Welcome to CBE’s Library

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Do men want to date smart women? This was the question behind a 2015 study published by the Personality and Social Psychology Bulletin.1 What the study learned is that men like the idea of dating women who are smarter than them, but when they meet an actual woman who fits the profile, they suddenly become much less interested.

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Training for a marathon, becoming in tune to the world around him and his body, made Tim "[think] often of Paul’s metaphor of the church as a body. We, too, are interconnected in ways we rarely see or understand. Weak theology or a bad habit by one body part can cause crippling pain for another—so much that the entire body is hobbled. Our treatment of women (often reinforced by the church) is one example."

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Evangelical tradition places a high value on the biblical text, which is a good thing. But too often, we buy into a myth that our favorite translation is God’s true Word, pure and untainted by bias. Changes are seen as a threat to God’s truth, motivated by a social or political agenda.

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Soft patriarchy makes men kings who play at being one with their subjects, but requires them to keep their crowns. It retains the kind of power-over structure that Jesus gave up when he became human. 

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Jesus submitted to His Father by actively and freely choosing to yield to weak politicians and wicked soldiers. And now Peter says likewise? Is a woman to submit to God by yielding to ungodly husbands the way Jesus willingly yielded to ungodly men? Yes.

After reading these words from an assigned reading as a master’s student, I began to question much of what I’d learned in the church about the Bible’s teachings on gender. Did the verse this quote refers to (1 Peter 3:1) really mean women should passively submit to abuse? If not, what is it about?

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Coming of Age is a result of the Young Male Spirituality Project, a joint effort of Lutheran Men in Mission, the Evangelical Lutheran Church in America, and Luther Seminary (St. Paul, Minn.) to find out why young men are staying away from the church in droves, a pattern that surveys are showing is increasingly alarming.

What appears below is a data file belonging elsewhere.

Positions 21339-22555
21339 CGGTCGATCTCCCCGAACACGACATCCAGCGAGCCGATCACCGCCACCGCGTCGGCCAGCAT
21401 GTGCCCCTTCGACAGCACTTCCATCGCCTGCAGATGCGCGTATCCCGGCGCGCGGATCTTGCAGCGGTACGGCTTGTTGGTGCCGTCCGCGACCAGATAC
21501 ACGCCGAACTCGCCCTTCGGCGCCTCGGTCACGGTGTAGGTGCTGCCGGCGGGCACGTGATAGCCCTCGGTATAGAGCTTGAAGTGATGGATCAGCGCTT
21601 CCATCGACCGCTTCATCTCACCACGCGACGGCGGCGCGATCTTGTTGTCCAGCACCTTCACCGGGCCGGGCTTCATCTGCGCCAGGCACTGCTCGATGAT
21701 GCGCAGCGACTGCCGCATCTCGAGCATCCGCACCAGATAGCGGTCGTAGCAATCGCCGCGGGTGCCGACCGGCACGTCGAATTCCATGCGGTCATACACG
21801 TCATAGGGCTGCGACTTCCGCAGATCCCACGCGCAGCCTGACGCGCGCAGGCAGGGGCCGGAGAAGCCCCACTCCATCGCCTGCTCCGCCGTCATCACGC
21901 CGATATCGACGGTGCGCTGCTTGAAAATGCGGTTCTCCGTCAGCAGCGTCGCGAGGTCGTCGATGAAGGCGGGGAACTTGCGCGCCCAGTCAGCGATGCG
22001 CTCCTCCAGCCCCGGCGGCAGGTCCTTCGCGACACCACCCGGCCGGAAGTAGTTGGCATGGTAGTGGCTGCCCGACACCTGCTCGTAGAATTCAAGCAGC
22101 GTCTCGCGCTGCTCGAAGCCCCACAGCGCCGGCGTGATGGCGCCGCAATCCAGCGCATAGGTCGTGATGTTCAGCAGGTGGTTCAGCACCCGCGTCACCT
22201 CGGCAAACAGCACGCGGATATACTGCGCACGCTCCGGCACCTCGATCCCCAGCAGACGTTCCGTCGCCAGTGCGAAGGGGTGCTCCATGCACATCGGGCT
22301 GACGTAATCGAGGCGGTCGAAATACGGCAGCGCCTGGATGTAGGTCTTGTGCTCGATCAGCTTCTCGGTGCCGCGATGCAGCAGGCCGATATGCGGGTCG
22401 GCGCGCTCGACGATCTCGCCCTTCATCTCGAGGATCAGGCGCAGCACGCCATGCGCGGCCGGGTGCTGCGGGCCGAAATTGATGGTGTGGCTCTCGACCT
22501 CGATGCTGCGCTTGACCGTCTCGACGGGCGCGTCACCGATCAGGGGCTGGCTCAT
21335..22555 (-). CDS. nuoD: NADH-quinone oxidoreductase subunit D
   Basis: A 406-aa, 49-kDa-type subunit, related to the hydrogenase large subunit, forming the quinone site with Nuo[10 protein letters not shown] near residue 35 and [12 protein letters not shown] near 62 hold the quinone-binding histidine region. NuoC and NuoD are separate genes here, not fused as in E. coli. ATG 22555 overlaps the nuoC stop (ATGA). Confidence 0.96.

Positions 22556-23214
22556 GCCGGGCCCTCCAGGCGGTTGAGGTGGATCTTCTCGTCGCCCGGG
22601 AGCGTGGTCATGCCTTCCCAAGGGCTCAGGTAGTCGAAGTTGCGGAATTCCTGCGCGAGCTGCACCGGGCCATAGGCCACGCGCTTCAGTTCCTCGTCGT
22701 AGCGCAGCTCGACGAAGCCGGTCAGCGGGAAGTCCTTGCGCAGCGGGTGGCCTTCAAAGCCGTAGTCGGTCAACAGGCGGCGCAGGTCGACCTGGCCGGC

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Wangerin shares the value of biblical imagination with students studying the foundations of Christianity. In his new book, Jesus—A Novel, he shares Christ’s message of discipleship, love, and equality.

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We are not told exactly what Barak did to demonstrate his extraordinary faith. But, thankfully, the account of his work under Deborah, the respected prophet and judge, in Judges 4–5 provides helpful clues to answer this question from the Scripture.

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In the first recorded crime in the Bible, brother murders brother: Cain slays Abel out of jealousy. The pages of scripture that follow are filled with stories of difficult, often destructive relationships between siblings: Isaac and Ishmael, Esau and Jacob, Rachel and Leah, Joseph and his brothers. Certainly the most sanguinary and cold-blooded display of fratricide occurs in the book of Judges, when Abimelech massacres his seventy brothers! From the beginning of human history, one of the closest of family relationships is fraught with the dangers of alienation and violence.

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The new TNIV Bibles for women and men promise to help Christians gain an identity and maturity in Christ: the women’s Bible, entitled True Identity: The Bible for Women, includes the cover description, “becoming who you are in Christ,” and the men’s Bible, entitled Strive: The Bible for Men, says, “becoming the man Christ wants you to be.”

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